The Faculty of social sciences is home to sociologists from many different nations who are deeply committed to the development of sociological theory in the service of addressing fundamental sociological questions about the empirical world. Faculty and students are engaged in methods ranging from ethnography, in-depth interviews, comparative-historical analysis and archival work to advanced statistical modeling. Deep engagement with central social issues in various parts of the world tend to be of great concern for students and the faculty. Sociology crosses with many of our sister disciplines, but it is unique in its concern with the interrelation of social forces studied in isolation elsewhere. Economics and politics are common concerns of sociologists. Sociology is concerned foremost with social interactions. Sociology’s breadth seems particularly valuable in our increasingly global, interdependent world.

The specialization in Sociology (M.A./ Licentiate) prepares students for a variety of careers in social advocacy, research, teaching, social ministry and policymaking institutions. The program combines an emphasis on competence in social theory and research methods with opportunities for the development of each student’s own interest.

The aim of the Graduate Program in Sociology is to prepare students for scholarly and applied research and for teaching in sociology. Students will be equipped with the knowledge and skills necessary to participate in building equitable, humane, and sustainable social institutions. They are trained in several sub fields of sociology in which the faculty has concentrations of expertise. A quick look at our course offerings will show the large number of subjects and perspectives covered in our school. Our faculty includes scholars who have expertise in immigration, criminology, political sociology, work, poverty, gender and family, social communication, peace and conflict resolution, urban issues, health and social policy, and culture.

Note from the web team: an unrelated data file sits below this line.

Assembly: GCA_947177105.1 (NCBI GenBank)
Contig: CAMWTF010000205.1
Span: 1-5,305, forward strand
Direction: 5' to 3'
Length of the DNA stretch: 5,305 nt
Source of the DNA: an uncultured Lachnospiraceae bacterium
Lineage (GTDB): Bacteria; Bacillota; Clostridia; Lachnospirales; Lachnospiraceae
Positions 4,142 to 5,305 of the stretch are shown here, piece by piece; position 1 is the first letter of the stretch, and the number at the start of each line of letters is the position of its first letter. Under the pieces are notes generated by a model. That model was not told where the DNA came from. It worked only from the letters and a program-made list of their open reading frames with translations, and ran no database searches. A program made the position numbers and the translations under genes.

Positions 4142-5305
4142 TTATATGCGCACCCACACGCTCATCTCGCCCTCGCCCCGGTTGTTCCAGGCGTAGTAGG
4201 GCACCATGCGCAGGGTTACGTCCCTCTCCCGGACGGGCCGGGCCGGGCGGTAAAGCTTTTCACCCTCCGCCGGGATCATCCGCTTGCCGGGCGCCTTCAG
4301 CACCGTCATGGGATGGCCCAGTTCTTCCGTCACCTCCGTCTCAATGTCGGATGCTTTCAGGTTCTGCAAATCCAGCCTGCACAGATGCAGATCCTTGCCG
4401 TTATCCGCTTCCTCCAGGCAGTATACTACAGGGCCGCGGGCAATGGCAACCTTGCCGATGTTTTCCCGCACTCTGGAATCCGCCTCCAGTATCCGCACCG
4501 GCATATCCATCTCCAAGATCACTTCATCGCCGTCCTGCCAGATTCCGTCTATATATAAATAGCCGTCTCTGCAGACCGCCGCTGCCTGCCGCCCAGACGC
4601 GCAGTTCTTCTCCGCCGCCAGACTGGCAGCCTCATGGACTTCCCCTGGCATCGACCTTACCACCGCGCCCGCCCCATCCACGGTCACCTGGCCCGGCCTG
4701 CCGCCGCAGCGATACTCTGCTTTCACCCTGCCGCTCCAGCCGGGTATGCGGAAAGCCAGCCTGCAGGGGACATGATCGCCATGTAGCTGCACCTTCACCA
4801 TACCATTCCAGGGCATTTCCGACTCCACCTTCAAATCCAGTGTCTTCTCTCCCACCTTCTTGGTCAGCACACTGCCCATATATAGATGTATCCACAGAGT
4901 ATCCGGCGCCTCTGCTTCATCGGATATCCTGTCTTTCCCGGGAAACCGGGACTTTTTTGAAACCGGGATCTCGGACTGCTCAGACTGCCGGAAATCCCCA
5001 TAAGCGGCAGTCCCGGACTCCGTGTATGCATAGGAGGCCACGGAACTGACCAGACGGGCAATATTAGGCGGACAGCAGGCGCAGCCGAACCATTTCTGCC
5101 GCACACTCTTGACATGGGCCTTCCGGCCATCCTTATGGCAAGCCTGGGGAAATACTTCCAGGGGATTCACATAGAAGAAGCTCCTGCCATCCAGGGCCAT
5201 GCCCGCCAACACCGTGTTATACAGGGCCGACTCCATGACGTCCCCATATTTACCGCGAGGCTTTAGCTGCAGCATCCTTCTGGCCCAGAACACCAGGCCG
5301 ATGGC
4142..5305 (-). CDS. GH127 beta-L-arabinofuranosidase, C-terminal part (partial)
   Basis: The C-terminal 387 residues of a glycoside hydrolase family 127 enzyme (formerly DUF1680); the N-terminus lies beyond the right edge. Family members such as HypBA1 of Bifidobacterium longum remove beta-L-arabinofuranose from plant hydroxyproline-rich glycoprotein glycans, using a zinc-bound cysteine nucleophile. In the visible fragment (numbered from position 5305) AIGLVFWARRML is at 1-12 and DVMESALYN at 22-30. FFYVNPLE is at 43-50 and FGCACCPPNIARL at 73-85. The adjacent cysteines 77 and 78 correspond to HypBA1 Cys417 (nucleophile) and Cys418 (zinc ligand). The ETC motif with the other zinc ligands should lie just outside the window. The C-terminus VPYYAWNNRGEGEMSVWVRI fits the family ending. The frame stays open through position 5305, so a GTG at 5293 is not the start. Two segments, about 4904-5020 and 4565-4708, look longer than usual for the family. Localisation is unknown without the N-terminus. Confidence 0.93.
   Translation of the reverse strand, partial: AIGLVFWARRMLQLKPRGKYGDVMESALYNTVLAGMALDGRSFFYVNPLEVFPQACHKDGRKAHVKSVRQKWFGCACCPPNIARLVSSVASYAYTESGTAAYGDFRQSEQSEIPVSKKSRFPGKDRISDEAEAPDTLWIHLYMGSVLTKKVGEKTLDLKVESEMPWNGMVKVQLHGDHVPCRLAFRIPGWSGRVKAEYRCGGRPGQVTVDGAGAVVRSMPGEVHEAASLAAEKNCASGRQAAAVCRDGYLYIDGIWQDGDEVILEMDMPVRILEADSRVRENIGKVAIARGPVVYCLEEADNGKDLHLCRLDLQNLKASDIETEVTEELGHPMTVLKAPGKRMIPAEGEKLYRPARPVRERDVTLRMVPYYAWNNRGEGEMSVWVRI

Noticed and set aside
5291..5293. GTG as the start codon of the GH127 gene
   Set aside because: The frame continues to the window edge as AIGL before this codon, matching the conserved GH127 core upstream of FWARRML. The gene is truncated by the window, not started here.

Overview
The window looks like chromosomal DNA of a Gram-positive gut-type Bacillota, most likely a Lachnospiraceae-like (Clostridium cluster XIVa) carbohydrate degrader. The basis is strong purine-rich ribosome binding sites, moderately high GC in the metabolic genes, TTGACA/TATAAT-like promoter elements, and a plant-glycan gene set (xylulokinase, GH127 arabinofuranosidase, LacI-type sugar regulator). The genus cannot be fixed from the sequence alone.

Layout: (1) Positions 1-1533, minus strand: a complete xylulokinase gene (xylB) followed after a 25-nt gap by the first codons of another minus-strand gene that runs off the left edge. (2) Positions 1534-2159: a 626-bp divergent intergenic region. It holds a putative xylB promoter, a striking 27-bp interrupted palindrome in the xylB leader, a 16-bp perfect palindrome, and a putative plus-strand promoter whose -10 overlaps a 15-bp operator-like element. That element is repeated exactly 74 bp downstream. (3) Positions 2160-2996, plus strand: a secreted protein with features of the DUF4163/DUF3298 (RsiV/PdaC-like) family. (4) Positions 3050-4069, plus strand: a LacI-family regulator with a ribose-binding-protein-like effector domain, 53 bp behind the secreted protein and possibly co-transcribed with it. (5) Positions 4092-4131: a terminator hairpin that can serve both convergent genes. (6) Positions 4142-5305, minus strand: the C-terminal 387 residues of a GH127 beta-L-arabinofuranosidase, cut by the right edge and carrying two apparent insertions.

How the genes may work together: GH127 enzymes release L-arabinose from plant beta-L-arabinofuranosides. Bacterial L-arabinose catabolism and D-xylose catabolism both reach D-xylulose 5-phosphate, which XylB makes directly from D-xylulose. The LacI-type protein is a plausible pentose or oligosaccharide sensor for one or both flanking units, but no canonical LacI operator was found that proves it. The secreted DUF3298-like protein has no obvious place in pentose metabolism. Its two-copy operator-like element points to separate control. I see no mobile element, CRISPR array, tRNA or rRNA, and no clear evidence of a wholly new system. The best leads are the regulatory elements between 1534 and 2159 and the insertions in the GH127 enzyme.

In addition to the above mentioned objectives (research, teaching, administrative and political action) our program is attentive to pastoral activities that are relevant to social problems. Thus the program combines the acquisition of competences in social issues and methods with the intellectual and spiritual development of students.

Prof. Jacquneau Azétsop describes the relevance and characteristics of our program in sociology.